# Tag Info

4

The main point here is that the input file is not LaTeX but a mixture of LaTeX and plain TeX or rather TeX primitives that are not supported in LaTeX files (ok they appear inside packages and inside the kernel, but using them means one has to understand the (sometimes not properly documented limitations and the conventions to get around them). So TeX is ...

22

How does LaTeX implement UTF-8? The Unicode character é is encoded as two byte in UTF-8, precisely <C3><A9> (I'll use throughout this to denote bytes, also when they are character tokens for TeX). When \usepackage[utf8]{inputenc} is loaded, the byte <C3> is made active and defined to look for the following byte, because <C3> in UTF-8 ...

5

In chapter one, you have inserted some strange characters. Don't know, where you got them from. They look like an other font in my TeXnicCenter. Just delete it (like the ù in più in my MWE) and type it again. Maybe some copy/paste issue. %!TEX encoding = UTF-8 Unicode % [12pt] è la dimensione del testo \documentclass{report} \usepackage[T1]{fontenc} ...

6

rather than worry about utf-8 it's probably best to let inputenc worry about that and expand all characters to LICR (latex internal form) then you would also be able to support [latin1] or anything else. I also changed \if it \ifx as \if looked wrong (although I don't really know what the code is doing:-) \documentclass{article} ...

3

If you can not save the files in UTF8 just tell LaTeX what encoding they are in, most likely latin1 (ISO-8859-1) so: {\inputencoding{latin1}\input{file.tex}}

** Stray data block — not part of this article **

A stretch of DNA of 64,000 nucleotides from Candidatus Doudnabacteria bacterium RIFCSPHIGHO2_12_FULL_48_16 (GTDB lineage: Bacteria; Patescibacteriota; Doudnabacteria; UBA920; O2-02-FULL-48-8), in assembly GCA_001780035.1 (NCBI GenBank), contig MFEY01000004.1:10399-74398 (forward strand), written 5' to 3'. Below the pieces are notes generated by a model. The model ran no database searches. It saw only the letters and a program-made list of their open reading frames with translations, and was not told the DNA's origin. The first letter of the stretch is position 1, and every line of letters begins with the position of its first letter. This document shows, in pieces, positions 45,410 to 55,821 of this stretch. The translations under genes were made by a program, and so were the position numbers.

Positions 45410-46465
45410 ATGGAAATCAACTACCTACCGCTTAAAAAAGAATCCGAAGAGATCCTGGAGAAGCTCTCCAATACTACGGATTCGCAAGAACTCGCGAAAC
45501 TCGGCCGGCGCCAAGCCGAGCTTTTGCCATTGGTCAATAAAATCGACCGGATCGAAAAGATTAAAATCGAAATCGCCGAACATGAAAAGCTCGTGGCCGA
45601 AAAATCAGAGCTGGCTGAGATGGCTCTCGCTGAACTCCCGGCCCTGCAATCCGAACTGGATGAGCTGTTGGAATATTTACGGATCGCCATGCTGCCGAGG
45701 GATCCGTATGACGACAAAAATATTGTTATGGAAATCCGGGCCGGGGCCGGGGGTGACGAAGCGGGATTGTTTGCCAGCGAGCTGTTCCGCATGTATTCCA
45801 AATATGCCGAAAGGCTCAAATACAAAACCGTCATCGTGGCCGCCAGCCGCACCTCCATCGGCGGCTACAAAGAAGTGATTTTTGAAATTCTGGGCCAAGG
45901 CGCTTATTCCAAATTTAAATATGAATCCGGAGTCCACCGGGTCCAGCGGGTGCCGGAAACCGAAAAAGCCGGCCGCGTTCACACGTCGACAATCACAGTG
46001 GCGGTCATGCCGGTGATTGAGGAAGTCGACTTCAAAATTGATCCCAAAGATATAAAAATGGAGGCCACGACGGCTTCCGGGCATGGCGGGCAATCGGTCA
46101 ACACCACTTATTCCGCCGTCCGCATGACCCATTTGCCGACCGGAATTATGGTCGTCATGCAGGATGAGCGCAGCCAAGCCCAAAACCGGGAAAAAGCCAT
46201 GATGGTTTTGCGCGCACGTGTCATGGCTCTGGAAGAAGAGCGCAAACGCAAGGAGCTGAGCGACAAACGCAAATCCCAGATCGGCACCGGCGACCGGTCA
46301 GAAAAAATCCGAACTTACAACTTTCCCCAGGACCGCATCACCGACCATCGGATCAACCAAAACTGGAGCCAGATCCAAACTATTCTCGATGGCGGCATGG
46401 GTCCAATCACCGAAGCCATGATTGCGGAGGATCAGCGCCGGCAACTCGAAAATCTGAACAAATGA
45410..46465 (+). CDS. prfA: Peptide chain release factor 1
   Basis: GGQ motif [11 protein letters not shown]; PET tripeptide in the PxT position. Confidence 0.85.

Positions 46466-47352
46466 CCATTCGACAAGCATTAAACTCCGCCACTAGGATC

5

You have to teach LaTeX how to switch to Greek and also to IPA. Moreover, the translation of Unicode to IPA is not complete and, in particular ɾ (U+027E LATIN SMALL LETTER R WITH FISHHOOK) is not available by default. Using Greek is solved by loading the greek module for babel; support for IPA with the tipa package; the missing translation can be added with ...

4

File > Save As... > Choose your encoding: The file encoding will be displayed in the bottom status bar.

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8

With \usepackage[utf8]{inputenc} characters with the high bit set are made active and verbatim environments don't change this. You can do it yourself: I called this file hernan.tex, so the output file will be hernan.out: \documentclass[a4paper]{article} \usepackage[T1]{fontenc} \usepackage[utf8]{inputenc} \usepackage[italian]{babel} \usepackage{fancyvrb} ...

0

I've managed to achieve greek hand-written fonts in the title. Unfortunately I cannot avoid XeLaTeX, so I am just changing locally the font style, in the RecipeName entry while having set a main font for the entire document(kerkis, that is). The code is \documentclass{article} \usepackage{fontspec} \setmainfont{Kerkis} \newfontfamily\kiki{Aka-AcidGR-Kiki} ...

1

The answer (I found) is pretty simple. knitr/R will pass to TeX special characters if correctly escaped (backslashed). It is also probably necessary to use double-quotes " " instead of single quotes ' ' \documentclass{article} \usepackage{subfig} \begin{document} <<fig-sub, fig.cap="Three \\textit{plots}", fig.subcap=c("Erd\\H{o}s-R\\'enyi", ...

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